Desert Island Discs

I must be past my sell-by date:
I’m fifty, frazzled, overweight.
My mother glares at me to show
she’s not to blame; my wife groans no       
on those infrequent nights when I             
clumsily lonely, reach out and try
to make/wake love. Asleep, I snore.
My kids think I’m a dinosaur ‒
if up to them, I’m not an App             
they’d download. Just a bank to tap . . .

I’m running out of things to say
to friends, except pub chatter – they
wear the same puzzled, sober frown
however many pints they down.
We watch the football on the box,
the stars who earn more than Fort Knox ‒
my job’s a grind, my boss a jerk,
my pay’s a joke, I’ll have to work
until I’m seventy at least:
my pension pot has lost its yeast.

Is this what life is all about,
the rules the multitude can’t flout? –
frustration, failure, stuck ruts, time
speeding up as we decline,
the bitterness we try to hide,
the sense of plenitude denied, 
our bodies failing part-by-part,
but in the ageing, aching heart
the troubled yearning to be free,
to say my prison walls aren’t me . . .

The souls on Desert Island Discs
seem to have bypassed all such risks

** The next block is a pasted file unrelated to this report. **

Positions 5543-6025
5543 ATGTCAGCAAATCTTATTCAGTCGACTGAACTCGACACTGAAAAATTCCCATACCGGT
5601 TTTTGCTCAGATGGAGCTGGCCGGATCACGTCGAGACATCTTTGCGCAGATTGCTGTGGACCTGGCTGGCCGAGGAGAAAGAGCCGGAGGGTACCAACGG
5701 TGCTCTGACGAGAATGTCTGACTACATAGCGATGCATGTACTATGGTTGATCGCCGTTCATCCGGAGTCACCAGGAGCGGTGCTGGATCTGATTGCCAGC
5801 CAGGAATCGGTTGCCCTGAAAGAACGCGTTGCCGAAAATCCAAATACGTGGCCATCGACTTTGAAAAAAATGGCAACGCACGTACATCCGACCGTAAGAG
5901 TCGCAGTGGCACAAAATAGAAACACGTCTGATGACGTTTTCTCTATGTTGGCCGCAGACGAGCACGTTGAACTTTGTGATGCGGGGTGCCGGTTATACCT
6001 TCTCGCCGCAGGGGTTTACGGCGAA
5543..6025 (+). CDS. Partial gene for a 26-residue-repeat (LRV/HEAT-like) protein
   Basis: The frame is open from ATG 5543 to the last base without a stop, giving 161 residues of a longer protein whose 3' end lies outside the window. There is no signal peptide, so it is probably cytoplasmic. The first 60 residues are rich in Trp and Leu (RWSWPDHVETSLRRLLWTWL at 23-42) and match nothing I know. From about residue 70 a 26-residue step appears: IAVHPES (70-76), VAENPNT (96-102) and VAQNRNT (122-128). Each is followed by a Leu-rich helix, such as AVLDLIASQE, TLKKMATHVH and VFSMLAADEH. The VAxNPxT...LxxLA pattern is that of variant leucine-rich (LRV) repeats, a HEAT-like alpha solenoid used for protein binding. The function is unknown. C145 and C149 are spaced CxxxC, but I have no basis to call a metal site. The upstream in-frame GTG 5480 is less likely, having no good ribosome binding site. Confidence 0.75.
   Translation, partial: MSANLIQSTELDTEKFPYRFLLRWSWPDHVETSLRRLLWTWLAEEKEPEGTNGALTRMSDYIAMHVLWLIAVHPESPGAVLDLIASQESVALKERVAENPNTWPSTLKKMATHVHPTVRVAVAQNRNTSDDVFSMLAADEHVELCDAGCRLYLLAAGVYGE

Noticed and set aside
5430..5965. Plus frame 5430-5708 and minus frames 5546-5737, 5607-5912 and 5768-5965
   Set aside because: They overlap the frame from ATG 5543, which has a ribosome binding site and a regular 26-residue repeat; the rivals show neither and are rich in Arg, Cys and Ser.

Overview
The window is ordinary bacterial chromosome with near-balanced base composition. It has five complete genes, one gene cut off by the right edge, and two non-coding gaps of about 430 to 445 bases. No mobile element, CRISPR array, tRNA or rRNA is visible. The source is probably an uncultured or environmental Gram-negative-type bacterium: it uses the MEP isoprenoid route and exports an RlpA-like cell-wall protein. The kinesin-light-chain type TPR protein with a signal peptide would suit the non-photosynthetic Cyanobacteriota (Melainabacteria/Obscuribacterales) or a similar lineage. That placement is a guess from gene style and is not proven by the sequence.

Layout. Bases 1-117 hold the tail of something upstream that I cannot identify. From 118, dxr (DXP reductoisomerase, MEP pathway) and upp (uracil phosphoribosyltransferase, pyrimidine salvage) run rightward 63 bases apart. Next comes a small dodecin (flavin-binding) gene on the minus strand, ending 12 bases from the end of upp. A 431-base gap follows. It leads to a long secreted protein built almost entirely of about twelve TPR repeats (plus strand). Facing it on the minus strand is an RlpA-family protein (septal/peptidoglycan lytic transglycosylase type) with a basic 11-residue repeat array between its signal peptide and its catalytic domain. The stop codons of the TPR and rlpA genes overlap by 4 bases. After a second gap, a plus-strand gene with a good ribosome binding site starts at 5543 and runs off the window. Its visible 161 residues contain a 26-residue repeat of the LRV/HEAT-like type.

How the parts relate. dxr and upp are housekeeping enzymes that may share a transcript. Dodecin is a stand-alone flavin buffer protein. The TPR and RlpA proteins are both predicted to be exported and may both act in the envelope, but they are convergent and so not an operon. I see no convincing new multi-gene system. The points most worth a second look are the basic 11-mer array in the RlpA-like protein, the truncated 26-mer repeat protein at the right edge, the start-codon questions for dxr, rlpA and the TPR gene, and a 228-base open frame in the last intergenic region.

when they complacently review
their trek to join the Happy Few
chosen to choose the tunes they’d take
to their solo isle . . .
             Unless it’s a fake –
what if always and everywhere, everyone’s
a castaway, and oceans
separate us from each other, full
of animal eating animal?

Dear God, if you exist, please teach
me patience on my private beach
where yes, I’ve got your Bible to
ponder eternity’s point of view,
but also Shakespeare, confirming how          
the hand-picked favourites you endow  
with stardom live more fully than     
those in the ranks who also ran –
even when his heroes’ fates are tragic
their pain, and poetry, are magic.    
Above all, I’d appreciate
as daily I deteriorate

sight of a sail, far out at sea
but on its way to rescue me . . .

Tom Vaughan

If you have any thoughts on this poem, Tom Vaughan
would be pleased to hear them.